Tuesday, February 27, 2007

On Some Recent Viewings

Nothing special here: jottings only.

Werner Herzog's Grizzly Man--my impression: compulsively watchable, but not much more than that. Anyone want to tell me I'm totally wrong, should reconsider, and give it another chance sometime down the road? Speak now or forever hold ...

This February's Film Comments Selects series proved to be, for me, 5-for-5. No bad films. In addition to last weekend's Colossal Youth (again, more on that in the near future), this past weekend met with four viewings.

Keith Uhlich over at Slant calls Valeska Grisebach's Sehnsucht / Longing (Germany) a "Michael Haneke-lite wank job," which I can understand, but the film, which I actually liked a fair bit, put me more in mind of Hong Sang-soo, especially its coda, which performed a Hong-like move of reflecting upon the narrative as a narrative. I realize I'm not in the best position to judge, but I suspect this may have the greatest example of solo-male-dancing-alone-to-pop-music-in-European-film since that ecstatic moment in Beau travail. Thanks to Paul Fileri for urging me to catch this one.














Can one love a film, consider it possibly even a masterpiece, while not understanding about 98% of it? That's how I felt after Mamoru Oshii's Tachigui: The Amazing Lives of the Fast Food Grifters (Japan), which seems to me as though the guy behind Ghost in the Shell (the only other Oshii film I've seen) said to himself, "I'm going to inject Chris Marker into my veins!" Oshii weaves together factual and fictional histories of postwar Japan. (For instance, he mentions the construction of Tokyo Tower in 1958, then discusses how Mothra invaded it in 1962...) Reflecting upon this retelling of the Zeitgeist are stories of the 'Fast Food Grifters' a very loosely connected group of people who contrive to get a free burger or bowl of soba ... and what these contrivances say about Japanese philosophy, values, and participation in material society. And it's all animated in a way I've never seen before in a feature. Totally worth seeing; definitely the big surprise of my FCS sampling.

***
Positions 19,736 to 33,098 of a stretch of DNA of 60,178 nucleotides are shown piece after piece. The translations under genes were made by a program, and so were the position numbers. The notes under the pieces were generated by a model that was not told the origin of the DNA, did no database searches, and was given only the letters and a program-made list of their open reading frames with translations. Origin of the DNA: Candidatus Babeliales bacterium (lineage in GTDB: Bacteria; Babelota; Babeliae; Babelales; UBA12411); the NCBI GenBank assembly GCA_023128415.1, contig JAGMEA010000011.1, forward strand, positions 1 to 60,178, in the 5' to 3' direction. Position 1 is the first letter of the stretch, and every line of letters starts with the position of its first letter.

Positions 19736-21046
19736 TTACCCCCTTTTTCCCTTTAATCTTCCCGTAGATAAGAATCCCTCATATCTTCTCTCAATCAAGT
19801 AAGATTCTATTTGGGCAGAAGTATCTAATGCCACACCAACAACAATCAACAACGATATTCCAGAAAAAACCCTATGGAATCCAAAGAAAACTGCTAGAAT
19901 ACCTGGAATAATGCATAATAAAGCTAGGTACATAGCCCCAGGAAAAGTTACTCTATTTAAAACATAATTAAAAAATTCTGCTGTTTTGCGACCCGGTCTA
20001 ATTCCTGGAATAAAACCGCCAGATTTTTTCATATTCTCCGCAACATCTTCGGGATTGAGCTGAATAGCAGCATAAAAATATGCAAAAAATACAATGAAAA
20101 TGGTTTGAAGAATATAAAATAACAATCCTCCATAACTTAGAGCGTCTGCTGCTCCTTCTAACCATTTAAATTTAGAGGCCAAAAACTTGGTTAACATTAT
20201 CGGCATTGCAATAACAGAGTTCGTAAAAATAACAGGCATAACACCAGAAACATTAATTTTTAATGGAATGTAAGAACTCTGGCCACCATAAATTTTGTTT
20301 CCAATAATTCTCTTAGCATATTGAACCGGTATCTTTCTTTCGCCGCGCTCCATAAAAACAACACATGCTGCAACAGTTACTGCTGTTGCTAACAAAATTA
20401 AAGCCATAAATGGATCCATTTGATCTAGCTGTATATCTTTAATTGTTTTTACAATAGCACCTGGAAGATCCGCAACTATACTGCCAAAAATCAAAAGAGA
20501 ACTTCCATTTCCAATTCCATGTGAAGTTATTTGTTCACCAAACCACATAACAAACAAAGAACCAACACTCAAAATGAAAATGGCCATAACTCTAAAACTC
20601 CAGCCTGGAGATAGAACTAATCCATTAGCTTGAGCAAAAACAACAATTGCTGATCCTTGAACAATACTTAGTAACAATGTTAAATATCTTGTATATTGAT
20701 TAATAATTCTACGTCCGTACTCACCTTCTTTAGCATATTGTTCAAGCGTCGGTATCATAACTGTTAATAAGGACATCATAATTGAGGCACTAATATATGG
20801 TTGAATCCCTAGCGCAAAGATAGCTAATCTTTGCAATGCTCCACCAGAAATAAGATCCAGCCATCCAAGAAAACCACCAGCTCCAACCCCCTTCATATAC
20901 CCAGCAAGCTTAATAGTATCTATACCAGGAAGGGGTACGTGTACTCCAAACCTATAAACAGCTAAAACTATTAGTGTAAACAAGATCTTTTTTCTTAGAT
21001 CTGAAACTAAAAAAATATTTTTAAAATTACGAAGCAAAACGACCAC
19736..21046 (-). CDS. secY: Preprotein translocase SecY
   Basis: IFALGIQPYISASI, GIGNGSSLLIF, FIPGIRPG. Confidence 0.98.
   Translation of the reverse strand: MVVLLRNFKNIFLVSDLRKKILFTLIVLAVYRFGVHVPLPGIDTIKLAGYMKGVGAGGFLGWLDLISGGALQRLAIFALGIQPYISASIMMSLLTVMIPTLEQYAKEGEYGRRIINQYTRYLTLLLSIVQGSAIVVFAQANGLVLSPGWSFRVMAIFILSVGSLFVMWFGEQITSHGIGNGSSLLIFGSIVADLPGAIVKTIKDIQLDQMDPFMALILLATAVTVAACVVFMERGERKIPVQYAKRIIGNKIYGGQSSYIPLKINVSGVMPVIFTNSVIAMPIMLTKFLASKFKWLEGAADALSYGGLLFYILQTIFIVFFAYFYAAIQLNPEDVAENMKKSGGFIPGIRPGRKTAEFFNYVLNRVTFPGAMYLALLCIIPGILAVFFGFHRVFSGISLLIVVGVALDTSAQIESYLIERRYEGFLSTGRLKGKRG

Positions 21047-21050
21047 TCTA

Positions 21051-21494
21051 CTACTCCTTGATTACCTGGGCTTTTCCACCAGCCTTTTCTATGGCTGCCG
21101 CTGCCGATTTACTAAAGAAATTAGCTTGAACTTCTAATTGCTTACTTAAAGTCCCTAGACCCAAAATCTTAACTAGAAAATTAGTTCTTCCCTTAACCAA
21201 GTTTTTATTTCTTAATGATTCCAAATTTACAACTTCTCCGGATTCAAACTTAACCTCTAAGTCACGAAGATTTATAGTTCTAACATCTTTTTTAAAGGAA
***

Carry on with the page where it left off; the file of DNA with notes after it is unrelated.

Robert Aldrich's Twilight's Last Gleaming (US/West Germany, 1977) is a rare work of tough, old-fashioned American progressivism in cinema, the sort that believes in American institutions and ideals like the concept of democracy or the office of the Presidency, but simultaneously not shying away from horrible lies (it's a kind of "faith against faith" for the States). It is most interesting, on a formal level, for its very sophisticated employment of mediated imagery and split screens.